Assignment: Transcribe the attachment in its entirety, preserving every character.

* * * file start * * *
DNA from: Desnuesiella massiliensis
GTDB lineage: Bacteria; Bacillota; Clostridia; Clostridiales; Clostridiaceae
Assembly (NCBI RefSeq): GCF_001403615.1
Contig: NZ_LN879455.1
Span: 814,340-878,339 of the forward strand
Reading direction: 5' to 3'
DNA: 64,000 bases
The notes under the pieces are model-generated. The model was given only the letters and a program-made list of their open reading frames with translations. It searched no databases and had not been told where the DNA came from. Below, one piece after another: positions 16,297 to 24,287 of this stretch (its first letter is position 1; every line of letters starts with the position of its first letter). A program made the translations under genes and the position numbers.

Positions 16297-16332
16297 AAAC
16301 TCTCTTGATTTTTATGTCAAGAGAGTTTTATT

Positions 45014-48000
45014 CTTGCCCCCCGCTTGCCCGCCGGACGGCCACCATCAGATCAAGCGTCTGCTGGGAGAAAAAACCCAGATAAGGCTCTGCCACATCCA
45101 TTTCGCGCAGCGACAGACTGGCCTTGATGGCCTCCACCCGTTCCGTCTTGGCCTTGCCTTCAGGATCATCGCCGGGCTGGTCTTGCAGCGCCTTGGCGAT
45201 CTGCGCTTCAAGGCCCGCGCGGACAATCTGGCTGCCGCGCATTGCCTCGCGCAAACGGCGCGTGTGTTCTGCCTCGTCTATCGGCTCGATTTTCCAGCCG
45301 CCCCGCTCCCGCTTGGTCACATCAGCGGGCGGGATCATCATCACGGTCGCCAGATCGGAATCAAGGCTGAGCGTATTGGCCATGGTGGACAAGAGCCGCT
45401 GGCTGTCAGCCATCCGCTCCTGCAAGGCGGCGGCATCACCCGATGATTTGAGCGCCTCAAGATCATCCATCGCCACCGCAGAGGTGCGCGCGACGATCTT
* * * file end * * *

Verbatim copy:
DNA from: Desnuesiella massiliensis
GTDB lineage: Bacteria; Bacillota; Clostridia; Clostridiales; Clostridiaceae
Assembly (NCBI RefSeq): GCF_001403615.1
Contig: NZ_LN879455.1
Span: 814,340-878,339 of the forward strand
Reading direction: 5' to 3'
DNA: 64,000 bases
The notes under the pieces are model-generated. The model was given only the letters and a program-made list of their open reading frames with translations. It searched no databases and had not been told where the DNA came from. Below, one piece after another: positions 16,297 to 24,287 of this stretch (its first letter is position 1; every line of letters starts with the position of its first letter). A program made the translations under genes and the position numbers.

Positions 16297-16332
16297 AAAC
16301 TCTCTTGATTTTTATGTCAAGAGAGTTTTATT

Positions 45014-48000
45014 CTTGCCCCCCGCTTGCCCGCCGGACGGCCACCATCAGATCAAGCGTCTGCTGGGAGAAAAAACCCAGATAAGGCTCTGCCACATCCA
45101 TTTCGCGCAGCGACAGACTGGCCTTGATGGCCTCCACCCGTTCCGTCTTGGCCTTGCCTTCAGGATCATCGCCGGGCTGGTCTTGCAGCGCCTTGGCGAT
45201 CTGCGCTTCAAGGCCCGCGCGGACAATCTGGCTGCCGCGCATTGCCTCGCGCAAACGGCGCGTGTGTTCTGCCTCGTCTATCGGCTCGATTTTCCAGCCG
45301 CCCCGCTCCCGCTTGGTCACATCAGCGGGCGGGATCATCATCACGGTCGCCAGATCGGAATCAAGGCTGAGCGTATTGGCCATGGTGGACAAGAGCCGCT
45401 GGCTGTCAGCCATCCGCTCCTGCAAGGCGGCGGCATCACCCGATGATTTGAGCGCCTCAAGATCATCCATCGCCACCGCAGAGGTGCGCGCGACGATCTT